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Licensed Unlicensed Requires Authentication Published by De Gruyter January 8, 2016

Designing Better Membrane Modules Using CFD

  • Bahram Haddadi Sisakht EMAIL logo , Christian Jordan , Philipp Schretter , Tino Lassmann and Michael Harasek


In the last decades, a large number of studies have been carried out on the utilization of membranes in separation processes. However, most of these studies deal with material properties, experimental investigations and process modeling. Only quite a few authors utilized computational fluid dynamics (CFD) to analyze the flow and mass transfer in membrane modules. Using CFD it is possible to obtain spatially resolved information on the behavior of membrane modules, allowing for the investigation of geometric effects on the performance of the module. This includes e. g. the positioning of the permeate outlets, the flow alignment (co- and/or counter-current), the use of spacers and other mixing promoters and also the subject of concentration polarization close to the membrane surface. In our present study we made use of OpenFOAM®, which is a free open sourced CFD toolbox. The toolbox enables for introducing new solver code, membraneFoam, based on the standard multicomponent solver reactingFoam. In membraneFoam suitable source and sink terms have been added to account for trans-membrane flux – in this case based on the solution-diffusion model for glassy polymer gas permeation membranes. The solver has been preliminary validated using literature data obtained from a process simulation code. In a first stage of the research work the positioning of the permeate outlet and the flow alignment have been investigated for a hollow fiber gas permeation module. By adjusting the position of the permeate outlet the shell side flow can be co-current, counter-current or mixed type relative to the retentate flow inside the fibers. Since this influences the driving force for the trans-membrane flux, effects on the module performance are expected which have been analyzed using the described membraneFoam CFD approach.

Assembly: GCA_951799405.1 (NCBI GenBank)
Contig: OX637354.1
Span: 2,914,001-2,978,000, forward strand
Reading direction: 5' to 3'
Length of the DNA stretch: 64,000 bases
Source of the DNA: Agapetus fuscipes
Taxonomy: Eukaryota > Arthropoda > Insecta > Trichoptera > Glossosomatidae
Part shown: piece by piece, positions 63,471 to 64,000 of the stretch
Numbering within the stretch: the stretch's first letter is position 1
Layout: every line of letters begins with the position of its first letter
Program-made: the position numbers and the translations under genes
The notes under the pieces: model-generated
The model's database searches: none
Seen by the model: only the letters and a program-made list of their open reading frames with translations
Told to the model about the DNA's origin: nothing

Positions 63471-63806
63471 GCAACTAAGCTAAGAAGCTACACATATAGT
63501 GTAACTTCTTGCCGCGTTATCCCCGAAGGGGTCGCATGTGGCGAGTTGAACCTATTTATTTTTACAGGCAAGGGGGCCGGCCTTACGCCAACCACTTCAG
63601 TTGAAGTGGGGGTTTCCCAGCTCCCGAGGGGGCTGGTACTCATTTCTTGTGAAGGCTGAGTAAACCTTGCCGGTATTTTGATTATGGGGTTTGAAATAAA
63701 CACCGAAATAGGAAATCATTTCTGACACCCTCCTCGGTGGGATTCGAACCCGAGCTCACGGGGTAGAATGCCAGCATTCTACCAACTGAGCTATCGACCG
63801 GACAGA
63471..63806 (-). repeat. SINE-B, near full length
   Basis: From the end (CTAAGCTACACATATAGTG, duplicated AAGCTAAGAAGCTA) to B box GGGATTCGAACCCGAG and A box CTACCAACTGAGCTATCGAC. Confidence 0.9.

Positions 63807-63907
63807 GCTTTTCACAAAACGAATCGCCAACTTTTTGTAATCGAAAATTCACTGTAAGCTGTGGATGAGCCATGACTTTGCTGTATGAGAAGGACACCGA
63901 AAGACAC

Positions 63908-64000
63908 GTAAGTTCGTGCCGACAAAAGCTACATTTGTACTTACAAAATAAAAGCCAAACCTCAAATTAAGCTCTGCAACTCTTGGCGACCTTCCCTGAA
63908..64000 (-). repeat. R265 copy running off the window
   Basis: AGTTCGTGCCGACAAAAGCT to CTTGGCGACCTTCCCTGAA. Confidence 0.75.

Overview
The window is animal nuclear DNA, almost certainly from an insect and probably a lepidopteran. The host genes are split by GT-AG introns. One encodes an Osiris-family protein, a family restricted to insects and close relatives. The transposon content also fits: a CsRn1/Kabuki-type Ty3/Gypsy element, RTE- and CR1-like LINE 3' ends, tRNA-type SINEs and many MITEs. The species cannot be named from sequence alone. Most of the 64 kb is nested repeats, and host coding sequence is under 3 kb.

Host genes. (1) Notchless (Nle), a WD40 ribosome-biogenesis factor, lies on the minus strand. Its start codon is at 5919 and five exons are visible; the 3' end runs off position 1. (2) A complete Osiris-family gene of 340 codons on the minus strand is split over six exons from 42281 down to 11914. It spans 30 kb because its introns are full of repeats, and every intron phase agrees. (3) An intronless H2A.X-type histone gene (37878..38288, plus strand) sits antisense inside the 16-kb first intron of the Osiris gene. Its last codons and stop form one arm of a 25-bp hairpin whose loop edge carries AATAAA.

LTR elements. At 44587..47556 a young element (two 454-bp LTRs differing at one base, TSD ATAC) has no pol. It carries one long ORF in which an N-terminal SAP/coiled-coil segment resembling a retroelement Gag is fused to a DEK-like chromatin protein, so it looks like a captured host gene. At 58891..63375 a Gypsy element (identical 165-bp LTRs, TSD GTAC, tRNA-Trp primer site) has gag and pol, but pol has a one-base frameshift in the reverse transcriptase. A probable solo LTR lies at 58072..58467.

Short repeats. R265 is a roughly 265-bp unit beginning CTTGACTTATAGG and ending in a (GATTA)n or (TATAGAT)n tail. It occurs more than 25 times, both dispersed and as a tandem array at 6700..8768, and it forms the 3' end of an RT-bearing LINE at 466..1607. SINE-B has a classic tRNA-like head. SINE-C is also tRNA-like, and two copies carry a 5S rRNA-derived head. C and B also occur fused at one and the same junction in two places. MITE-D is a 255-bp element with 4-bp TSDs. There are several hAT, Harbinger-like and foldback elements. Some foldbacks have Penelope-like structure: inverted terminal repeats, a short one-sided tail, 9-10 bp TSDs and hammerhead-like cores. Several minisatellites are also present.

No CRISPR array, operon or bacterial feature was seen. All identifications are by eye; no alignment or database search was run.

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Received: 2015-12-15
Accepted: 2015-12-16
Published Online: 2016-1-8
Published in Print: 2016-3-1

©2016 by De Gruyter

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